An Accessible Ontario – What it means to Organizations and HR Functions
By: Holly Ormsbee
for Ontarians with Disabilities Act (AODA) became law June 13, 2005 with an aim
to provide Ontarians with disabilities equal opportunity to work, travel, play
and participate in all aspects of life. The critical goal of this piece of
legislation is to ensure Ontario is completely accessible by January 1, 2025.
AODA establishes different compliance dates and accessibility standards for
workplaces depending upon the size and whether they are public or private. The
accessibility standards fall into five categories:
- Information and Communication
- Built Environment
- Customer Service
The first of these standards to come into force is the Customer Service Standard. As of January 1, 2010 all designated public sector organizations were required to meet the regulations outlined in AODA. All other organizations that provide either goods or services must meet the regulations outlined in AODA for customer service effective as of January 1, 2012. There are a total of 11 basic requirements which can be broken down into 4 essential themes:
standard requires companies to establish policies, practices and procedures
that stipulate how their goods and services will be available/delivered to any
individual with a disability. Disability is defined not only by physical
limitations, or visible disabilities but it includes invisible disabilities
such as learning disabilities. When a company is establishing policies,
practices and procedures they must be mindful that dignity, independence,
integration and equal opportunities are all considered. Policies must address
how the use of personal assistive devices will aid an individual with a
disability to access the goods or service but at the same time allowing them to
do it while maintaining their dignity and independence.
All organizations need to keep in mind that individuals with disabilities may have a service animal or support person with them. Both need to be permitted to assist the individual to access goods & services.
Procedures need to include notifying the public any time that the facilities or services are temporarily unavailable for individuals with disabilities, i.e. if the elevator is broken, notice must be provided to clients, staff and any individuals that may need to use the elevator to access the facility. The notice needs to include why the services are temporarily unavailable, how long they will be unavailable for and what alternative services may be available.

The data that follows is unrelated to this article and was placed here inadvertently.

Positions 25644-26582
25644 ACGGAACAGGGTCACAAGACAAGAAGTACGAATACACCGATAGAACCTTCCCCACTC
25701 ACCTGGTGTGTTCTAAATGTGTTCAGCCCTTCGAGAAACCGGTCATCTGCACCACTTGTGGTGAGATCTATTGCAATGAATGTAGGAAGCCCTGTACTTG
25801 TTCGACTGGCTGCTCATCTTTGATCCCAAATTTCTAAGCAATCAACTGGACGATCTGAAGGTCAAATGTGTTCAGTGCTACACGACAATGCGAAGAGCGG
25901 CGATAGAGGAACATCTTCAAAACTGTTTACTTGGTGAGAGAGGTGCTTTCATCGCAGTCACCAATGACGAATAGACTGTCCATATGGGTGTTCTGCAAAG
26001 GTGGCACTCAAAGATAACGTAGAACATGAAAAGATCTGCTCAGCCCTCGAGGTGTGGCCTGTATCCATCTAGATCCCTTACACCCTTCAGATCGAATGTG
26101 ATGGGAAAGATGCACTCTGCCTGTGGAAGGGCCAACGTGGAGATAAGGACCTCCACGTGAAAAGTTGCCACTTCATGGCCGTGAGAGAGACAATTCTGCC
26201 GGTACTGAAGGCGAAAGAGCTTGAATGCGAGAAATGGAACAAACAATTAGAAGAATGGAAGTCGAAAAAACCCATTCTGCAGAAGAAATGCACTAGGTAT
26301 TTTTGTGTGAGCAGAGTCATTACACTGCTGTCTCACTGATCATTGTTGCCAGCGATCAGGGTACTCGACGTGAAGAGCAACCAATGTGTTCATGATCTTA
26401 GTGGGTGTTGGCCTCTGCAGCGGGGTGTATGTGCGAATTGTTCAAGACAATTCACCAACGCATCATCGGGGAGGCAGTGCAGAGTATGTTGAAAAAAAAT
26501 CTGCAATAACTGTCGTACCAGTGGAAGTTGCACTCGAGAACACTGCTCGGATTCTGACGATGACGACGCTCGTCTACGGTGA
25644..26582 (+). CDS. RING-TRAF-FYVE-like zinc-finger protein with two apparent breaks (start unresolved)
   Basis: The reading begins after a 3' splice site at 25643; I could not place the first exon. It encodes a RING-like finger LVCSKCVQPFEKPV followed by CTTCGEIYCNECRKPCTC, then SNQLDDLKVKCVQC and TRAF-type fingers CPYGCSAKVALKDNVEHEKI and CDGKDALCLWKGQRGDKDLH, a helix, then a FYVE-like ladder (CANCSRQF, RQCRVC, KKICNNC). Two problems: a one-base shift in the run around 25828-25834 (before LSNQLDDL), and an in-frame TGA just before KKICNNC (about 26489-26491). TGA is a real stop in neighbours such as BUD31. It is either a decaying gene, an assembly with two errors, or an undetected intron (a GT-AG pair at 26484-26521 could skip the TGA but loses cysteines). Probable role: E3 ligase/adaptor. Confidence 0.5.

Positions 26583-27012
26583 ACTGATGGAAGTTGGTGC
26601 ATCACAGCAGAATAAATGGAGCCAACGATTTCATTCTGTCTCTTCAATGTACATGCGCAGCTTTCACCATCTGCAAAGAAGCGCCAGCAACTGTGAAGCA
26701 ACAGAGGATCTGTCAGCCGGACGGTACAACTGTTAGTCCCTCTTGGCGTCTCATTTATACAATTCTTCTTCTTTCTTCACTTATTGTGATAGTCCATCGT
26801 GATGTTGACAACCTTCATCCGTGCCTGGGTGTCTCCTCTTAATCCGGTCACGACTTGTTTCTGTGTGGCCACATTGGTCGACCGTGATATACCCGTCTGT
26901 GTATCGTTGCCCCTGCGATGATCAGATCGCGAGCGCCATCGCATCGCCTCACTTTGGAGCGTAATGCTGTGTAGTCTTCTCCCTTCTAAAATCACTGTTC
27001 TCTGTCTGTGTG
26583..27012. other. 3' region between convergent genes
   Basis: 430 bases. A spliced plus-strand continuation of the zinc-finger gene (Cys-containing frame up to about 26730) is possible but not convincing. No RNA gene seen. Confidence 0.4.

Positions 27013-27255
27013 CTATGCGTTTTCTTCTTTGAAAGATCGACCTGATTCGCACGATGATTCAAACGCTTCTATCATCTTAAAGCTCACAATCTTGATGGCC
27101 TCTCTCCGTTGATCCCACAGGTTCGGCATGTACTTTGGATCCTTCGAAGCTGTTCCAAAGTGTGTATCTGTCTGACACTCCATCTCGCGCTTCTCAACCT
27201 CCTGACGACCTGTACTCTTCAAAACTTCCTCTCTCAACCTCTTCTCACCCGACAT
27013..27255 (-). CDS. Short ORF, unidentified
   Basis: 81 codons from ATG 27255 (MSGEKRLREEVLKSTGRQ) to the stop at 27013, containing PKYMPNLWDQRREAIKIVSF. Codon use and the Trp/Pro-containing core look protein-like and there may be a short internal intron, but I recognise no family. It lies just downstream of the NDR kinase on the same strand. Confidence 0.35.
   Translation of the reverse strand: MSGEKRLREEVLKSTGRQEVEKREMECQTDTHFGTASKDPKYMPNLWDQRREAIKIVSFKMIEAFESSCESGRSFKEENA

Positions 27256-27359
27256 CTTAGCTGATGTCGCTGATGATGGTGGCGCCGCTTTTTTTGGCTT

The customer service standard further requires organizations to provide training to their staff on how to:
- serve and communicate with people that have disabilities
- recognize a service animal/support person
- what assistive devices are and when they are needed.
AODA for the most part has operational implications and should be managed by an organizations operations team. However, this legislation does have Human Resources implications. The employment standard obligates organizations to:
- deliver accessible awareness training to employees (as outlined above)
- accommodate persons with disabilities in the recruitment process
- develop individual accommodation plans for employees with disabilities, upon request
- deliver individualized workplace emergency information to employees with disabilities
- take into account the accommodation needs of employees with disabilities in existing performance management, career development and redeployment processes
- develop procedures for return-to-work of employees who are absent from work due to a non-workplace injury or illness that uses individual accommodation plans, where appropriate
Every organization in Ontario will need to look at AODA and ensure that all its regulations are met. The consequences of not being compliant could result in:
- A maximum of $50,000 fine per day per person
- A maximum of $100,000 fine per day for a
The following links are excellent resources for further information and research: